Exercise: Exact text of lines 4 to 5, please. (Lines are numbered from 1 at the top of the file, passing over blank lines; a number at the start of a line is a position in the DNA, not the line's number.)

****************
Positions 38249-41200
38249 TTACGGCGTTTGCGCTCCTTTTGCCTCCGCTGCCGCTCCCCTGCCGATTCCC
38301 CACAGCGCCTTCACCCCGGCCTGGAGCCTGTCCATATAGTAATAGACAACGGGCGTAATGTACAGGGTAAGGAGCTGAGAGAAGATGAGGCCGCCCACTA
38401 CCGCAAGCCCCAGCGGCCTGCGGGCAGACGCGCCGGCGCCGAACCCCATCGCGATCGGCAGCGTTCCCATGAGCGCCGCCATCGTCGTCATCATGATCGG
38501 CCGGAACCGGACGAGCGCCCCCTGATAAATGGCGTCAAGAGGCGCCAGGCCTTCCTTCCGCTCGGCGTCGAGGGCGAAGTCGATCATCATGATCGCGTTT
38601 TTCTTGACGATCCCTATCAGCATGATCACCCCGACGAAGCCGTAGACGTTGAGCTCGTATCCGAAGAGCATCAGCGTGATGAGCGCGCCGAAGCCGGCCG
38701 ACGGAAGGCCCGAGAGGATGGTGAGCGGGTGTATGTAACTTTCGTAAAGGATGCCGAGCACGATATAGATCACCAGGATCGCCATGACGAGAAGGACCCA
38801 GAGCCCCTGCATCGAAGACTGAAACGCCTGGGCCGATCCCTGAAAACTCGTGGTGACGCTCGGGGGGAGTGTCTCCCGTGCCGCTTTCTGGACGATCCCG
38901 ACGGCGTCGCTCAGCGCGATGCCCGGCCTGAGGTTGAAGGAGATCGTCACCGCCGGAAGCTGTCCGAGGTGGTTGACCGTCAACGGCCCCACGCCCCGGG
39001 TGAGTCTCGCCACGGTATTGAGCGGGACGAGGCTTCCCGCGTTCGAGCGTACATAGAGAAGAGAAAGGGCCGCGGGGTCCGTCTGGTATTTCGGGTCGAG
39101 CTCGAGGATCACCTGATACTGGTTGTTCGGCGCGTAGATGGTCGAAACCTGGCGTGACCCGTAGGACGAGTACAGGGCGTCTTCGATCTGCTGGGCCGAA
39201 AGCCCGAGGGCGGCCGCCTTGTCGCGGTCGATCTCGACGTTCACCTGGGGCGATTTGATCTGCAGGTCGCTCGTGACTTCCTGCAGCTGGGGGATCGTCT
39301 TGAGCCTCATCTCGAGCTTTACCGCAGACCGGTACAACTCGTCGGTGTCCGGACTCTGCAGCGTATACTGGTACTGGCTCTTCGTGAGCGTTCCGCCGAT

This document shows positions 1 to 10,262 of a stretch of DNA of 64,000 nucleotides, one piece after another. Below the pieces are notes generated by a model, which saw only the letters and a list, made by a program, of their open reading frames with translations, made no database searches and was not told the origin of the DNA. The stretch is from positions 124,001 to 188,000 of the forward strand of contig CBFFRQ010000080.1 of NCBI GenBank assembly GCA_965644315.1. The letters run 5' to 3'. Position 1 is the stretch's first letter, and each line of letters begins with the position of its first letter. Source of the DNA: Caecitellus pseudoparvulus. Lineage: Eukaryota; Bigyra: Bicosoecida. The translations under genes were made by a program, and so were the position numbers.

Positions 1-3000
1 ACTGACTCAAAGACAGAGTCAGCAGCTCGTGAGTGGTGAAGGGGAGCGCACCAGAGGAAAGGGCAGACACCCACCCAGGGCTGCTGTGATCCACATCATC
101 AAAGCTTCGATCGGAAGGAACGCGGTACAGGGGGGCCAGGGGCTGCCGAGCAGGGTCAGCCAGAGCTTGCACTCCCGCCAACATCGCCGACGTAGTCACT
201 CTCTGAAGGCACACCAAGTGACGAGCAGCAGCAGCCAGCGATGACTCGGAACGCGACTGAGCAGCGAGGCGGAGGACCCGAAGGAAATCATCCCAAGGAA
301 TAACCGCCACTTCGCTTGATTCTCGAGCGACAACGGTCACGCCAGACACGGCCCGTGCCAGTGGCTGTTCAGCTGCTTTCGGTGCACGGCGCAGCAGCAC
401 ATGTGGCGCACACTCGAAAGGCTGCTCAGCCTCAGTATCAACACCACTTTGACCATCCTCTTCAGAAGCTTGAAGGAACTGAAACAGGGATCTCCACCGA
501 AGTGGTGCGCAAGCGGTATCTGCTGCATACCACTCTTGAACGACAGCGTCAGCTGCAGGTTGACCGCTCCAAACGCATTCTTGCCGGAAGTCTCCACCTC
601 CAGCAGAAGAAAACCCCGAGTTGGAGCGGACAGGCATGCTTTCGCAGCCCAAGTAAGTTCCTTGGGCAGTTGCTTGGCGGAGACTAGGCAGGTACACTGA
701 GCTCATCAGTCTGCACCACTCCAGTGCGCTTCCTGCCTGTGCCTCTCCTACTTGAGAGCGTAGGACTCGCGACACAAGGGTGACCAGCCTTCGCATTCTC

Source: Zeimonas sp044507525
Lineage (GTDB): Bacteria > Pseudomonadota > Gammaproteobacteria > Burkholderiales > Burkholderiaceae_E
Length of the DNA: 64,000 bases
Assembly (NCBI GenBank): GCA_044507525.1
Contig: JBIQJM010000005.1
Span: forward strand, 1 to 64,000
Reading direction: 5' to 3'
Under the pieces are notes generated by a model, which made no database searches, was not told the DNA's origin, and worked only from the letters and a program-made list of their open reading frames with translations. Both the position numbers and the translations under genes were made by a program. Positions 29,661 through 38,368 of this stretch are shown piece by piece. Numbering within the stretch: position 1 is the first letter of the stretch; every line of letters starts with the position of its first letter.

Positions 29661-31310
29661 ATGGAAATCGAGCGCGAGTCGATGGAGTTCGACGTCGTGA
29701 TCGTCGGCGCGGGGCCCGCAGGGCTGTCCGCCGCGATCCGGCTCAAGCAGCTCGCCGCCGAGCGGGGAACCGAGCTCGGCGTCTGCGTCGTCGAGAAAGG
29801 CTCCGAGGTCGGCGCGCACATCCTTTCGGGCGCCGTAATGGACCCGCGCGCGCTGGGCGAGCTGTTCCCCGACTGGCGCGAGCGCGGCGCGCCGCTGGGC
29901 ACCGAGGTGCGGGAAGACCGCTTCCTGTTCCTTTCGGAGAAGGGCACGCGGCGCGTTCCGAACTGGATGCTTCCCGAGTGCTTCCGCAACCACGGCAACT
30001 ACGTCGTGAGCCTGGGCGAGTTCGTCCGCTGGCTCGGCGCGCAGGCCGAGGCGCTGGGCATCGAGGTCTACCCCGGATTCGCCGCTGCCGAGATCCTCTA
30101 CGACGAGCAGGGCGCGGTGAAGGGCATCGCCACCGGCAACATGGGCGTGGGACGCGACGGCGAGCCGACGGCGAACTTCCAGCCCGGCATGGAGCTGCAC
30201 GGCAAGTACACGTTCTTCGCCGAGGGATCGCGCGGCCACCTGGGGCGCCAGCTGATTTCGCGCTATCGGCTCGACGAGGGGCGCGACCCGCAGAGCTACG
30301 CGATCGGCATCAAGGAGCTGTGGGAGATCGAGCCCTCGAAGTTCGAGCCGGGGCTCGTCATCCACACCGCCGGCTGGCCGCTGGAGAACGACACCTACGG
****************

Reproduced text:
38401 CCGCAAGCCCCAGCGGCCTGCGGGCAGACGCGCCGGCGCCGAACCCCATCGCGATCGGCAGCGTTCCCATGAGCGCCGCCATCGTCGTCATCATGATCGG
38501 CCGGAACCGGACGAGCGCCCCCTGATAAATGGCGTCAAGAGGCGCCAGGCCTTCCTTCCGCTCGGCGTCGAGGGCGAAGTCGATCATCATGATCGCGTTT